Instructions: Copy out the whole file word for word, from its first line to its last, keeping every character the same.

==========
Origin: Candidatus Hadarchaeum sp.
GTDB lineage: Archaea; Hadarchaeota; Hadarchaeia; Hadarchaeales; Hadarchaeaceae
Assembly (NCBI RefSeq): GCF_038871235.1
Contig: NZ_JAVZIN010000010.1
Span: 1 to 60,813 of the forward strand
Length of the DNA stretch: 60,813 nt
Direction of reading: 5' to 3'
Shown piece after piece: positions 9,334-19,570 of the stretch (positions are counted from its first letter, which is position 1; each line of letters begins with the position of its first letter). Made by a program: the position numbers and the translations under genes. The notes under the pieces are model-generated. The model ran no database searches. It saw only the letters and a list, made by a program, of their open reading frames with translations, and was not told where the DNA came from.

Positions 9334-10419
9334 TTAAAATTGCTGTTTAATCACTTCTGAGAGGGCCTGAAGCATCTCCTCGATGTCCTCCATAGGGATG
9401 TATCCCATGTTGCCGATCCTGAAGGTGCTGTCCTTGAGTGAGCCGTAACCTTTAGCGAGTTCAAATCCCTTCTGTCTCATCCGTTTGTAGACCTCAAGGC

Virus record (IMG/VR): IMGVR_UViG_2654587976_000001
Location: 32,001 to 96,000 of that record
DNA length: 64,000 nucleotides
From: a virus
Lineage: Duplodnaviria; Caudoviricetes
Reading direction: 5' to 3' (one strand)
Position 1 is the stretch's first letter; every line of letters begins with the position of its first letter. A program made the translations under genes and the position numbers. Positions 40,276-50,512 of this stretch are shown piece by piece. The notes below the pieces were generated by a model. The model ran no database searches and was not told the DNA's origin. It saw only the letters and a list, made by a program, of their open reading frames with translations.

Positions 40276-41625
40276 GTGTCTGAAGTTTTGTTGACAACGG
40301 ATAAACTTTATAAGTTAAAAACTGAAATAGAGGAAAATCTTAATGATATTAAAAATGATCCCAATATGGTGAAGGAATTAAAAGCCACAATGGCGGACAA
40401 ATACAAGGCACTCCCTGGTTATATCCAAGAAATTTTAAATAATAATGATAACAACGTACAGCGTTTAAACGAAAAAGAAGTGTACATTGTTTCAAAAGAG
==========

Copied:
Origin: Candidatus Hadarchaeum sp.
GTDB lineage: Archaea; Hadarchaeota; Hadarchaeia; Hadarchaeales; Hadarchaeaceae
Assembly (NCBI RefSeq): GCF_038871235.1
Contig: NZ_JAVZIN010000010.1
Span: 1 to 60,813 of the forward strand
Length of the DNA stretch: 60,813 nt
Direction of reading: 5' to 3'
Shown piece after piece: positions 9,334-19,570 of the stretch (positions are counted from its first letter, which is position 1; each line of letters begins with the position of its first letter). Made by a program: the position numbers and the translations under genes. The notes under the pieces are model-generated. The model ran no database searches. It saw only the letters and a list, made by a program, of their open reading frames with translations, and was not told where the DNA came from.

Positions 9334-10419
9334 TTAAAATTGCTGTTTAATCACTTCTGAGAGGGCCTGAAGCATCTCCTCGATGTCCTCCATAGGGATG
9401 TATCCCATGTTGCCGATCCTGAAGGTGCTGTCCTTGAGTGAGCCGTAACCTTTAGCGAGTTCAAATCCCTTCTGTCTCATCCGTTTGTAGACCTCAAGGC

Virus record (IMG/VR): IMGVR_UViG_2654587976_000001
Location: 32,001 to 96,000 of that record
DNA length: 64,000 nucleotides
From: a virus
Lineage: Duplodnaviria; Caudoviricetes
Reading direction: 5' to 3' (one strand)
Position 1 is the stretch's first letter; every line of letters begins with the position of its first letter. A program made the translations under genes and the position numbers. Positions 40,276-50,512 of this stretch are shown piece by piece. The notes below the pieces were generated by a model. The model ran no database searches and was not told the DNA's origin. It saw only the letters and a list, made by a program, of their open reading frames with translations.

Positions 40276-41625
40276 GTGTCTGAAGTTTTGTTGACAACGG
40301 ATAAACTTTATAAGTTAAAAACTGAAATAGAGGAAAATCTTAATGATATTAAAAATGATCCCAATATGGTGAAGGAATTAAAAGCCACAATGGCGGACAA
40401 ATACAAGGCACTCCCTGGTTATATCCAAGAAATTTTAAATAATAATGATAACAACGTACAGCGTTTAAACGAAAAAGAAGTGTACATTGTTTCAAAAGAG